The Citizen’s Weekly:
Reading Between the Lines Forest fires, fighting and fiction: Andrew Pyper’s northern adventures ‘great stuff’ to write about
James Macgowan The Ottawa Citizen 10 August 2003 Copyright © 2003 Ottawa Citizen
‘It was really strange,” Andrew Pyper said. Well sure. Who expects to get into a fight in a roughneck frontier town like Ross River (pop. 300), way up there in the Yukon, especially when you’re in something called the Welcome Inn lounge, the topic is hockey and you clearly look like a fancy boy from a big city? Not Pyper, even though the town’s motto is, “Ross River: Where the road ends. And your adventure begins.”
It was an adventure, all right.
“It wasn’t my fault,” he continued, over the phone from Whitehorse, where he and his girlfriend Heidi are staying while he spends three months researching his next novel, The Wildfire Season, due to be published in 2005. The pair had left Toronto in a car back in May and we thought it prudent to see how things were going. The life of a big-time novelist and all that.
“There was a guy who joined me,” he said, getting back to the fight, “who had obviously been there a while longer than me and was well on his way. He introduced himself, but was clearly hostile to an obvious outsider. We were getting along pretty well, though he was trying to goad me. I was being polite but wary. We ended up having a series of beers together and things were going well until we started talking about hockey.”
Apparently, the gentlemen in question doesn’t care for Toronto Maple Leafs fans. As the discussion got around to noted Leafs pugilist Tie Domi the man lunged across the table and got Pyper in a headlock. “I had to throw him back on to the table to get him off me. It got a little messy,” he said, with a laugh.
Punches thrown? “More of a wrestle,” said Pyper. “We both ended up on the table. Now he was smaller than me and drunker, but he had a good, low centre of gravity. He was kind of hard to uproot and throw off. I was sort of expecting — you know, coming from what they call here The Outside — people to intervene.You don’t see this kind of thing all the time and usually people will come to your aid. But it was obviously such a regular occurrence here, it was clear I was on my own.”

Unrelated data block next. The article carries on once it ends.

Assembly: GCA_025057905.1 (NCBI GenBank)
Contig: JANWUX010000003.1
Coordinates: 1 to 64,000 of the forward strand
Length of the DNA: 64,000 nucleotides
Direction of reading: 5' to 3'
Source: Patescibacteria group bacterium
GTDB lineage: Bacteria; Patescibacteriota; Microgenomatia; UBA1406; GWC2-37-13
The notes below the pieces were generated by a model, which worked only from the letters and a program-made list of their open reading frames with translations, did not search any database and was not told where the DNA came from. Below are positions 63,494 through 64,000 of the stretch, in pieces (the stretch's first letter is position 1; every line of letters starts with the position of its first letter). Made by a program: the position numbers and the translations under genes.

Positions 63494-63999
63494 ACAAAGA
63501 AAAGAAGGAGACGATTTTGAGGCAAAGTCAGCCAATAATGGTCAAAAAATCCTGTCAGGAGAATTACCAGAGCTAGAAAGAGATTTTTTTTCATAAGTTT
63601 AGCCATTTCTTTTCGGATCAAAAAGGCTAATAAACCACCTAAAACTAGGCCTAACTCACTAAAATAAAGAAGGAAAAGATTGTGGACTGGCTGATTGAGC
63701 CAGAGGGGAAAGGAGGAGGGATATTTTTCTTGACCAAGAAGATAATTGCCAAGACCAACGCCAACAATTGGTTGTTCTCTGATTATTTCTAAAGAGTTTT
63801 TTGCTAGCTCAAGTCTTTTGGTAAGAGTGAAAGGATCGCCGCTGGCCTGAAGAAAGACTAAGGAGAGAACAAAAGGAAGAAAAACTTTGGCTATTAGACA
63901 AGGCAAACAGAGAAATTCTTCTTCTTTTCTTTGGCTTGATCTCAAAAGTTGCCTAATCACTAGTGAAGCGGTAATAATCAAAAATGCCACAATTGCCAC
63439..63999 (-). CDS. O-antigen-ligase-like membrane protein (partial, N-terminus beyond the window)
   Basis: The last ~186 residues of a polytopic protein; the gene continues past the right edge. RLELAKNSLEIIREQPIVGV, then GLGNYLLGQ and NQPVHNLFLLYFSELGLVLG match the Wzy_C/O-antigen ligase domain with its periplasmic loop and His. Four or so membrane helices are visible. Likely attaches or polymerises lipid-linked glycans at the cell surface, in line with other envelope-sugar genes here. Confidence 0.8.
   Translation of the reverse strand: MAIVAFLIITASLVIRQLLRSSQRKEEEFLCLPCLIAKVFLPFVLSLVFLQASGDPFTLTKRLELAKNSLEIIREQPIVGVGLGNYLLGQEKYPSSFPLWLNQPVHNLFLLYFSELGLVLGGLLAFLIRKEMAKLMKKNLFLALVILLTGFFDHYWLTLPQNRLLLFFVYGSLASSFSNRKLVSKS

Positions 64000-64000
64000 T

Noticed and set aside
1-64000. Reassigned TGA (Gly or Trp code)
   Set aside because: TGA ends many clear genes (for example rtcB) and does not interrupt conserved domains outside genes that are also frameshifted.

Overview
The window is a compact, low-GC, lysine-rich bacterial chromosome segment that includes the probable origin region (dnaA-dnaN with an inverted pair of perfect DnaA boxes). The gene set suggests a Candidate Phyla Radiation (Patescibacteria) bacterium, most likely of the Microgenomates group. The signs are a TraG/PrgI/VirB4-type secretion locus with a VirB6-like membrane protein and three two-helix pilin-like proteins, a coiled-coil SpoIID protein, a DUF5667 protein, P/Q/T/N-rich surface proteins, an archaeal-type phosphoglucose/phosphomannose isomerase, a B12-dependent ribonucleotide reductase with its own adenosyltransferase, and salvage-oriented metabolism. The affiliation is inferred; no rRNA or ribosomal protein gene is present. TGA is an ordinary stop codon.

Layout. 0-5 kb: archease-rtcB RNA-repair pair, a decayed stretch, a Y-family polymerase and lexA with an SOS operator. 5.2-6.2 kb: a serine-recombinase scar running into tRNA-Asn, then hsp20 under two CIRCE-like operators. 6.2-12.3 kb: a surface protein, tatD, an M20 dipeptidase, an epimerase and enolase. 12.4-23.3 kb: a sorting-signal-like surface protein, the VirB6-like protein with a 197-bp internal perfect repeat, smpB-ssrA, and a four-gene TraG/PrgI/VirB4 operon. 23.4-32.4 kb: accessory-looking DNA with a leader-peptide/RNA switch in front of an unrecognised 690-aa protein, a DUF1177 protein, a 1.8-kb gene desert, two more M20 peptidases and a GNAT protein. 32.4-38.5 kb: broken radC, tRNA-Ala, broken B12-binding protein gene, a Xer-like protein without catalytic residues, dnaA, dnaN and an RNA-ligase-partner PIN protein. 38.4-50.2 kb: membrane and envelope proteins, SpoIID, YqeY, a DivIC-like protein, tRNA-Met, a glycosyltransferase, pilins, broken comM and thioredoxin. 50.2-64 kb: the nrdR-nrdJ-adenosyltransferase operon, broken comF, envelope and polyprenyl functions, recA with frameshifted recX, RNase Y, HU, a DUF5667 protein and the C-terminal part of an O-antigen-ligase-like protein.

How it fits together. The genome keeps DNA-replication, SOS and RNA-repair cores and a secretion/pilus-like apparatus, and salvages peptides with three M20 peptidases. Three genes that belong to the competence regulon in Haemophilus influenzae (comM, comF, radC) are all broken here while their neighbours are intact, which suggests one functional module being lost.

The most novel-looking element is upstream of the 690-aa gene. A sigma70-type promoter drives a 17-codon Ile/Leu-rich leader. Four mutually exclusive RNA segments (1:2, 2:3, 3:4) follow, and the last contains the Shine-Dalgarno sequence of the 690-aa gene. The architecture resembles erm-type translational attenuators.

It ended well, nonetheless. They both shook hands and became better friends than they were at the beginning, though that’s clearly not saying much.
Anyway, it gives him something to write about, though it’s unlikely to make it into his book. “Who knows how it will end up,” he said, “but for now in the novel there will be a Ross River and there will be a Welcome Inn lounge, modified to one degree or another. The novel is set in the real Ross River and also a 40-kilometre radius around it, where forest fires converge on the town.” It has not escaped his attention that while he is in the Yukon researching how forest fires are fought — among other things — an inferno is roasting acres upon acres of trees in B.C. Might he be in the wrong spot?
“It’s not in the national news as much, obviously, but the Yukon’s had a big wildfire season too, in terms of the number of fires. Up here, because the population is more sparsely distributed they don’t usually fight them. They only fight them if they’re threatening a community or property. And up here, most of the fires aren’t.”
Pyper said that the fires eventually put themselves out, and have been doing so for millennia. Still, people are encouraged to listen to the radio for the fire report before they embark on any trip.
“Driving around up here, we’ve gone through forest fires — it’s kind of a regular event. Driving along the Alaskan Highway, you’ll see an orange blanket cover the entire sky, and then the smoke gets denser and denser and you see little orange licks along the side of the road, which is the fire sort of finishing off the last of the grass.”
All of this, of course, goes in the novel. “Are you kidding?” he said. “This is great stuff!”
The Wildfire Season will be the 35-year-old Pyper’s third novel, after the highly successful (not to mention profitable) Lost Girls and last year’s compulsively readable The Trade Mission. It is also proving to be a much easier write than he had expected, much easier than his previous two books anyway. He discusses this warily, as if trying not to jinx himself.
“In terms of a word count, I’m about two-thirds of the way through a first draft. Obviously it’s a bit premature to reflect on how it’s all going to turn out, but in terms of the writing, this has easily been the happiest writing experience of the three novels. It’s been really — I hesitate to use a word like ‘easy’ — but I’m the most eager to get back to it when I haven’t been at the laptop for a day or two.”
He’s done all this writing without the benefit of actually seeing any firefighters in action, though he has visited a couple of firefighter camps and watched them train.
“Right now — this morning, actually — it was announced that 60 Yukon firefighters are going to B.C. to help out, so it’s a lousy time to observe a fire in the Yukon — they’re simply letting them burn.”
He could always kill some time at the Welcome Inn lounge.
Copyright © 2003 Ottawa Citizen